Radical Islamist outfits around the world condemned Israeli Prime Minister Benjamin Netanyahu's secret flight to Neom to have discussions with Saudi Arabian Crown Prince Mohammad bin Salman.

While Islamic Jihad said the meeting was "treason", Yemen's Houthi Ansarullah said Riyadh was complicit in the Zionist project. Palestinian Hamas said the secret rendezvous was an "insult" to the Palestinian cause.

"Such a visit to a country, which claims to be custodian of the sacred sites of the Islamic Ummah will encourage the Zionist regime to continue its vicious aggressive policy toward the sacred land of Palestine," the Islamic Jihad said in a statement.

'More Israeli Aggression Against Palestine'

The Palestinian outfit said this meeting will herald more Israeli aggression against the Palestinian nation, the Islamic Ummah and Islam's sacred sites, Iran's Press TV reported.

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"Netanyahu visited Saudi Arabia as part of preparations for full normalization [with the kingdom], after Saudi officials welcomed such steps by other regional states. The countries that attack Yemen and besiege its people, namely Saudi Arabia, the United Arab Emirates, Bahrain and Sudan, tend to become fully, formally and publicly involved in the Zionist project," Yemen's Houthi Ansarullah movement said.

The Hamas movement also denounced the meeting and called it a dangerous development. Hamas spokesman Sami Abu Zuhri asked Saudi authorities to clarify what happened because this development "represents an insult to the nation and the squandering of Palestinian rights."

Secret Rendezvous in Neom

On Monday, Israeli media reported that Prime Minister Benjamin Netanyahu met bin Salman in Saudi Arabia's futuristic Neom city on Sunday. The meeting was also attended by US Secretary of State Mike Pompeo. Saudi Arabia has long considered Israel an arch foe given the sensibilities surrounding the Palestinian cause. However, the equations have changed over the years and there have been reports of secret parleys between Riyadh and Tel Aviv.

Saudi Arabian Crown Prince, Mohammad bin Salman
Saudi Arabian Crown Prince, Mohammad bin Salman Reuters

Saudi Arabia vehemently denied the meeting ever took place even as highly placed sources inside Israel's government endorsed the reports. Analysts think that there may have been a pact of secrecy between Saudi Arabia and Israel, but this has been obviously breached, for a purpose.

Pitfalls in Saudi Normalization with Israel

Ever since the United Arab Emirates and Bahrain normalized relations with Israel, there has been speculation that Saudi Arabia would follow suit. It's harder, though, for Riyadh to normalize with Israel Saudi Arabia is the custodian of the two holy mosques of the Muslims and an unofficial leader of the Islamic cause in the Middle East.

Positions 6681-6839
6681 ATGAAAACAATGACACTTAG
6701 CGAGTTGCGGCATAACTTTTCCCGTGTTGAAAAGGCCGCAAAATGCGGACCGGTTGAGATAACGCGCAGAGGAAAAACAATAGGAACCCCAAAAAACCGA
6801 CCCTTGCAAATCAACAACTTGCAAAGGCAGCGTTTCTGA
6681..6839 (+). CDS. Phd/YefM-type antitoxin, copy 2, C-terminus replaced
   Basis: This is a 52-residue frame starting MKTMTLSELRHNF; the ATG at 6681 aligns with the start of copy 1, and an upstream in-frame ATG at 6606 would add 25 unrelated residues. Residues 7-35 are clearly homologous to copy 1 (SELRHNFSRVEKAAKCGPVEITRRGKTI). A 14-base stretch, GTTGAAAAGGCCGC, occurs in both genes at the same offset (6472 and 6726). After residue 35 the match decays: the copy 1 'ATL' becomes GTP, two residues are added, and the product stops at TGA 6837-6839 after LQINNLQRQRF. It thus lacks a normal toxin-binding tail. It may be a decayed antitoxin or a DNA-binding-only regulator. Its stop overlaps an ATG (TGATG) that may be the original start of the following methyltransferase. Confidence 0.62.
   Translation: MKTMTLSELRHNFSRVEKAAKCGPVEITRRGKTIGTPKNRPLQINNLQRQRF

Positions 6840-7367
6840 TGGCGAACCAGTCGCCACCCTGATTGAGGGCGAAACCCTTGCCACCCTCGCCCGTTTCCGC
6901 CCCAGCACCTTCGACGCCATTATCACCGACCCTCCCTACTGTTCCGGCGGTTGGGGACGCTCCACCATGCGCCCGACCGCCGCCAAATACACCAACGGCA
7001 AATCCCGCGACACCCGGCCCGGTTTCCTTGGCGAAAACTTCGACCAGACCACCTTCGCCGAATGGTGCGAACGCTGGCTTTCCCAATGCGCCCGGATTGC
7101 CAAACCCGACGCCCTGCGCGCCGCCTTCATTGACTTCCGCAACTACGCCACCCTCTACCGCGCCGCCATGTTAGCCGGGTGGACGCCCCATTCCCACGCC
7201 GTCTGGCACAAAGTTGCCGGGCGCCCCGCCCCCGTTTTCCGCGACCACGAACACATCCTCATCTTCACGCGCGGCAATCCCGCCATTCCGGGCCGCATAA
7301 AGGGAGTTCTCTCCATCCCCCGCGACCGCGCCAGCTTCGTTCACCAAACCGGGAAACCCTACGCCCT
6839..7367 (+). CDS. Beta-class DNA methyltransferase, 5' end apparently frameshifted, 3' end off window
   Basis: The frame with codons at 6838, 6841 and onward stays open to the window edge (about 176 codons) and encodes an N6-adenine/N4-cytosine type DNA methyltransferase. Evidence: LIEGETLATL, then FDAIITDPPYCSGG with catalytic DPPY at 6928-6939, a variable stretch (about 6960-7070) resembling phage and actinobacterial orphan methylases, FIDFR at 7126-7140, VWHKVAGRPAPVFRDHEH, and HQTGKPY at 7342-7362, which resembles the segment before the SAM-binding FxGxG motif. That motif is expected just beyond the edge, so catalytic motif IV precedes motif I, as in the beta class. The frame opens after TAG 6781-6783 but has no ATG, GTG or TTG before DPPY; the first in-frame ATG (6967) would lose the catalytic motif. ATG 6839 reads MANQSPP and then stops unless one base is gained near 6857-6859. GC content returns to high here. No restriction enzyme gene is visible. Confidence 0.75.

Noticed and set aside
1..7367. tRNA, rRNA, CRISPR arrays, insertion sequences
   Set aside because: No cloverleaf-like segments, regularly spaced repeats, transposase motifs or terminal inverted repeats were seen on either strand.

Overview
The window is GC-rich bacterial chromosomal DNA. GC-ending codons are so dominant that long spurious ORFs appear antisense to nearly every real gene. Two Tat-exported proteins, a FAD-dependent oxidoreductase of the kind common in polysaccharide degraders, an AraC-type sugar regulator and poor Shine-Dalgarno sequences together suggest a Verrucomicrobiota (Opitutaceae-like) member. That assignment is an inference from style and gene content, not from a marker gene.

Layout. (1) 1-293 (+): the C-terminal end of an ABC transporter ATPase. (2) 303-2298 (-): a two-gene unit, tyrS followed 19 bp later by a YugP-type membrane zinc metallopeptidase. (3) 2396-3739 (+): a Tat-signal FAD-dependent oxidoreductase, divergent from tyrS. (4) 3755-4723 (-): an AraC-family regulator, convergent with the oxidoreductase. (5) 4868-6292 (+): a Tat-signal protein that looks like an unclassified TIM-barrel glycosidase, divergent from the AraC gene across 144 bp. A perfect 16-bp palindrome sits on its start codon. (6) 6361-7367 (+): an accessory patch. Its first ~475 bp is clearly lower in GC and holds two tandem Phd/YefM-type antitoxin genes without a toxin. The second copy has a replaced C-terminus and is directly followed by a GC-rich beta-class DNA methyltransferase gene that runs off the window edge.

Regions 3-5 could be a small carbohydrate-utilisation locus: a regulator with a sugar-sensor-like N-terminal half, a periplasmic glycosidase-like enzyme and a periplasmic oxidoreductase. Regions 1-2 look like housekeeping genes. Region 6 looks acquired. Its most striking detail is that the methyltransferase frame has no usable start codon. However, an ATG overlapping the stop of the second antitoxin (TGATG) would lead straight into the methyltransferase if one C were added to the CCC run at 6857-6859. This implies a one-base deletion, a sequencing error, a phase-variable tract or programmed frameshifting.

Establishing normal relations with the Jewish state will lead to domestic resentment, and the current Saudi royal establishment will be seen as having betrayed the Palestinians. Besides, Saudi Arabia has to be wary of the upper hand Iran would get in the Muslim world if Riyadh is seen to be getting comfortable with the Jewish state.

Nonetheless, observers think Saudi Arabia is cozying up to Israel for multiple reasons. Sunday's meeting between Netanyahu and the de facto ruler of Saudi Arabia will go a long way in the eventual normalization of ties between the countries. If Saudi Arabia's closest allies in the region can sign the Abraham Accords endorsed by US President Donald Trump, Riyadh would do so as well, albeit at a later point in time.

Palestine: West Bank residents say Israel airdropping poison boxes to kill them
A general view picture shows home in the Israeli outpost of Palgey Maim, in the occupied West Bank February 6, 2017. REUTERS/Baz Ratner

Top Secret Mission

The Jerusalem Post reported that the meeting was top secret business and was planned for months. Even Israeli Defense Minister Benny Gantz or Foreign Minister Gabi Ashkenazi were not informed about it.

After Saudi Foreign Minister Prince Faisal bin Farhan Al Saud denied the meeting took place, Israel's Education Minister Yoav Galant confirmed the face-to-face meeting took place. "The very fact the meeting happened and was outed publicly, even if half officially right now, is a matter of great importance," he told Israel's Army Radio, according to the Guardian.

Alongside Netanyahu, Mossad chief Yossi Cohen, Israel's National Security Adviser Meir Ben-Shabbat and Netanyahu's Military Secretary Avi Bluth also attended the meeting with bin Salman and Mike Pompeo. According to the JPost, Israeli leaders spent as many as five hours in the Saudi mega city. The Israeli prime minister flew into Saudi Arabia in a private plane owned by businessman Udi Angel.

Flight data company FlightRadar24.com confirmed that a Gulfstream IV private jet took off after 1740 GMT from Ben-Gurion International Airport near Tel Aviv on Sunday. It landed at Neom just after 1830 GMT. The Gulfstream took off from Neom around 2150 GMT.